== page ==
Repost from The Oregonian
[Editor – Significant quote: “a majority of Vancouver City Council members recently announced they opposed the $110 million terminal, citing not its potential environmental impacts, but their concern that the project may endanger the city’s 165,000 residents.” – RS]
Fiery oil train accidents heighten scrutiny of major Vancouver, WA rail terminalBy Rob Davis | April 11, 2014
Building the largest oil-by-rail terminal in the Pacific Northwest was never going to escape controversy, not in a region with a robust environmental lobby.
But for a planned terminal in Vancouver, Wash., a series of fiery oil train explosions has expanded opposition and heightened scrutiny of a project promising to be a bellwether for a growing number of facilities in development along the West Coast.
Tesoro Corp., a major oil refiner, and Savage Cos., a supply chain logistics manager, are proposing to bring four loaded oil trains a day through the Columbia River Gorge into Vancouver, where crude would be loaded on barges bound for West Coast refineries. The terminal could process 131 million barrels of oil annually, seven times more than trains hauled through Washington last year.
Trains and trade are an indelible part of Vancouver’s identity. Roughly 75 trains move daily through the city, which traces its history to being a hub of the Pacific Northwest’s 19th century fur trade.
But a majority of Vancouver City Council members recently announced they opposed the $110 million terminal, citing not its potential environmental impacts, but their concern that the project may endanger the city’s 165,000 residents.
“We’re pushing a margin of safety that we’re not ready to deal with,” Councilman Larry J. Smith, a retired Army infantryman, said at a recent meeting. “The accidents sort of prove that. We have a ways to go to prove that we’re safe and secure and taking care of our citizens.”
Oil trains today aren’t as safe as they could be. Most tank cars moving oil are outdated models. While the federal government is tightening safety standards, new rules aren’t expected before late 2014. Upgrading the country’s rail fleet could take as long as a decade.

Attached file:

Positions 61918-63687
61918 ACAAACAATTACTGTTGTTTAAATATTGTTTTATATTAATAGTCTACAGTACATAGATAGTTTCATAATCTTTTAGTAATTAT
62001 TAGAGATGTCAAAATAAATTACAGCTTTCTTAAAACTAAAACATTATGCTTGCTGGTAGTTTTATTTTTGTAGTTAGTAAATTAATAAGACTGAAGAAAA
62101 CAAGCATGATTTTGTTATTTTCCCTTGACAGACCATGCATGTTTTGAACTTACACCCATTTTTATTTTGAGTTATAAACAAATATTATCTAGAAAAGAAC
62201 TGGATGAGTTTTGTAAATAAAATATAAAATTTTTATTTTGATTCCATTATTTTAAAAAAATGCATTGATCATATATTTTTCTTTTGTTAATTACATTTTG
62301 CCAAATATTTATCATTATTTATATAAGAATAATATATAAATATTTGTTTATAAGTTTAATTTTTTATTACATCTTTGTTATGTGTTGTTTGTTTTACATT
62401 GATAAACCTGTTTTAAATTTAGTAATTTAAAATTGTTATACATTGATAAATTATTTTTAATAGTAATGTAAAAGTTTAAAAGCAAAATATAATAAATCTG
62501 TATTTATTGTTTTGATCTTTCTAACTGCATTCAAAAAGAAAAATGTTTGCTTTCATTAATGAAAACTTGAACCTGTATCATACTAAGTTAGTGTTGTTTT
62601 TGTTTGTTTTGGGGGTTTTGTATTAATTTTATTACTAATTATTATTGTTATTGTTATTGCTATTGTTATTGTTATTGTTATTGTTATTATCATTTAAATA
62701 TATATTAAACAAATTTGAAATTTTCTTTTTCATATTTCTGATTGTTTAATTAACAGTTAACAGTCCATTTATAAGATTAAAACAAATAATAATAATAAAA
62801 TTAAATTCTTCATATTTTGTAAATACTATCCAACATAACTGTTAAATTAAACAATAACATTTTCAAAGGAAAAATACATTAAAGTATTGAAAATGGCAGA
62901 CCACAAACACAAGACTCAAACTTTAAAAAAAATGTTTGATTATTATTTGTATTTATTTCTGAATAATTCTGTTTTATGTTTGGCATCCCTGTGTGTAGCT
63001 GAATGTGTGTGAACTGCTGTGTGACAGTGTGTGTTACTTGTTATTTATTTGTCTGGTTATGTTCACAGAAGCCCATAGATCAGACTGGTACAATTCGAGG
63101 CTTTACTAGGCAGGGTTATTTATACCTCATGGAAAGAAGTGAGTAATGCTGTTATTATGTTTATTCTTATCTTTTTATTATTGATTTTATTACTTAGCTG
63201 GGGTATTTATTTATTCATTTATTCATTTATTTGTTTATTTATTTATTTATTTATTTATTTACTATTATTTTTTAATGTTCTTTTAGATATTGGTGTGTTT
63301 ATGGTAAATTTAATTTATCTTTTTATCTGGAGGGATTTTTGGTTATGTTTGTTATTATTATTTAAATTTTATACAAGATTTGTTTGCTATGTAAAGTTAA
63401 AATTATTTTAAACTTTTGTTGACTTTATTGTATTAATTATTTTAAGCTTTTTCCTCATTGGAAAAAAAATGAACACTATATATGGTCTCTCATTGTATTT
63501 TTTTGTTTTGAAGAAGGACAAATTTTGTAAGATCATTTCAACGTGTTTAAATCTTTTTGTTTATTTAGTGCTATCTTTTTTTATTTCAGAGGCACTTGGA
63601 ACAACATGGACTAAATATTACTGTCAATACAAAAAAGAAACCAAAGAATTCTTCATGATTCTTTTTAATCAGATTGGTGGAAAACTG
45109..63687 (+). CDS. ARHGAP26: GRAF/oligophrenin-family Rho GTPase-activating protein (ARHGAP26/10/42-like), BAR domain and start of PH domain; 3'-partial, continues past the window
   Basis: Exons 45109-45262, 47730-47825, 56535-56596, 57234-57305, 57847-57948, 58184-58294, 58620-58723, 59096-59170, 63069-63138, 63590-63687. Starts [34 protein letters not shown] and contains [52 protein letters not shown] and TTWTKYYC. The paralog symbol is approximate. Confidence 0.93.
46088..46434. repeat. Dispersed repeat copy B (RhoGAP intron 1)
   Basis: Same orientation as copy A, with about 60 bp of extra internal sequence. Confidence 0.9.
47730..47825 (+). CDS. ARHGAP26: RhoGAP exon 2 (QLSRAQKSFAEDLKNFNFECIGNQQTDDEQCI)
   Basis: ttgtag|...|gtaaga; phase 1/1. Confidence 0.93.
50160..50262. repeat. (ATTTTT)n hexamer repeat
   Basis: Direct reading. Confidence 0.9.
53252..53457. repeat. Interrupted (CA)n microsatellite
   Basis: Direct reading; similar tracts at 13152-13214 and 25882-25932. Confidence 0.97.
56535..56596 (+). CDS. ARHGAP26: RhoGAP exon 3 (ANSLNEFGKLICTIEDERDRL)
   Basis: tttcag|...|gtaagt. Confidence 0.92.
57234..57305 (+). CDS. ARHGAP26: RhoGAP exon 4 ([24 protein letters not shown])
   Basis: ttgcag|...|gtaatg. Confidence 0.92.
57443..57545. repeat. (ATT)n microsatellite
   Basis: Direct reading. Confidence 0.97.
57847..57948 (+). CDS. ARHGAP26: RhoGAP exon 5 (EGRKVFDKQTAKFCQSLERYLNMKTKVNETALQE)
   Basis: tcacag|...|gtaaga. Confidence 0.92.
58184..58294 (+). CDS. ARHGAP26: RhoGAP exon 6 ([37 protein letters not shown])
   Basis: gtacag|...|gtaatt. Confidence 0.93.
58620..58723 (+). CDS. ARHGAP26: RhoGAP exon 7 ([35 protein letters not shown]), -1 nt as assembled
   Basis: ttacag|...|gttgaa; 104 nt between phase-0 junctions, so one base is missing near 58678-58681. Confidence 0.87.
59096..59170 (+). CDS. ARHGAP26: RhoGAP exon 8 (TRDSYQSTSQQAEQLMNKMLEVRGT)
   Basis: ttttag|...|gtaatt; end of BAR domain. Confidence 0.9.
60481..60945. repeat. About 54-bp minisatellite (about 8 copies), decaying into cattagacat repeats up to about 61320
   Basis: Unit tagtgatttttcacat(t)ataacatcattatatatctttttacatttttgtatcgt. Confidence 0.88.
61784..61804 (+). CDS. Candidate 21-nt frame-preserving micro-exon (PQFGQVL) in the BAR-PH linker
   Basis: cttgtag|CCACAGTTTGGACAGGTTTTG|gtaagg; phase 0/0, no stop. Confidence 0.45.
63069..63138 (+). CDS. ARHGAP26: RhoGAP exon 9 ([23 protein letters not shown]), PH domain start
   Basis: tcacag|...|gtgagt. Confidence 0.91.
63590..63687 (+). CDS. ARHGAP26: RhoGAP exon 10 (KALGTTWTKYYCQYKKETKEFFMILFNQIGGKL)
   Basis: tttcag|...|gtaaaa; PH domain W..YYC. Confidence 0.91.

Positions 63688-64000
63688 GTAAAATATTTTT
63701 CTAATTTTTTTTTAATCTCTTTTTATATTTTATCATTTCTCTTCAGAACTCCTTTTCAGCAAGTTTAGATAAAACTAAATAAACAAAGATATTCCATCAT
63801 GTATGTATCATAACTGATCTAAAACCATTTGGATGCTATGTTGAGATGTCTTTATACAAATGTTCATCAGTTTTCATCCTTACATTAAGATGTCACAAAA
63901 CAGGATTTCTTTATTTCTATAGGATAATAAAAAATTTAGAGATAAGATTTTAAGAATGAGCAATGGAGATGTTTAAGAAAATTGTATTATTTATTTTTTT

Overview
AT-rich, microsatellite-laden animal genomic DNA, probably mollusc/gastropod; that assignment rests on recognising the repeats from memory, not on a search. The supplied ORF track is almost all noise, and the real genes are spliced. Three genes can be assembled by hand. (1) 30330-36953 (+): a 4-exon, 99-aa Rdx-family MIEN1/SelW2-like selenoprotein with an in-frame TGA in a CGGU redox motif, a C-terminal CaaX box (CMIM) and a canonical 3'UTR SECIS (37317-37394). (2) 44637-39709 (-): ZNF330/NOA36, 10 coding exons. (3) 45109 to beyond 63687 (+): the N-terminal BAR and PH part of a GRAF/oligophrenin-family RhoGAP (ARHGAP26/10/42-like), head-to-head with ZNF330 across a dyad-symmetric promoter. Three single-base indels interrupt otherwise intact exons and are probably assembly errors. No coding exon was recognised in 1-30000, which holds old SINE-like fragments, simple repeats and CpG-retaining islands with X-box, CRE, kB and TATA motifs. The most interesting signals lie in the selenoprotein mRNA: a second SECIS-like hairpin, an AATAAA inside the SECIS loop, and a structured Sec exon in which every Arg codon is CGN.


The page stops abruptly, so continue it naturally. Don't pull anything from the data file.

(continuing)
Meanwhile, the characteristics of the North Dakota oil moving by rail remain poorly understood. Before oil trains exploded, crude wasn’t thought to be especially flammable. But samples show that oil moving through Vancouver into Oregon is saturated with more propane and other flammable gases than comparable types of crude.
Those uncertainties led the Port of Portland to reject crude-by-rail terminals until safety gaps are addressed. But in Vancouver, the port has pushed ahead, with top leaders saying they believe stronger safety standards will be place by the time the project – worth $45 million over 10 years in lease revenue to the port – finishes a state permitting process expected to take a year or longer.
The port had a warning that the project would be more controversial than it expected. The agency approved its lease with Tesoro-Savage less than three weeks after the first oil train accident, which killed 47 people in Quebec last July.
After that accident, port and company representatives said something similar couldn’t happen in Vancouver. The Quebec accident, they said, happened on a short-line railroad with different standards than the main-line track that the BNSF Railway Co. operates in Vancouver. That was reinforced when a second accident happened on a short-line operator’s track in Alabama in November.
Then came a third oil train explosion in December – on a main line BNSF operates in North Dakota.A string of train accidents involving crude oil from North Dakota have created massive fireballs, including this one outside Casselton, N.D., in December 2013. Bruce Crummy/The Associated Press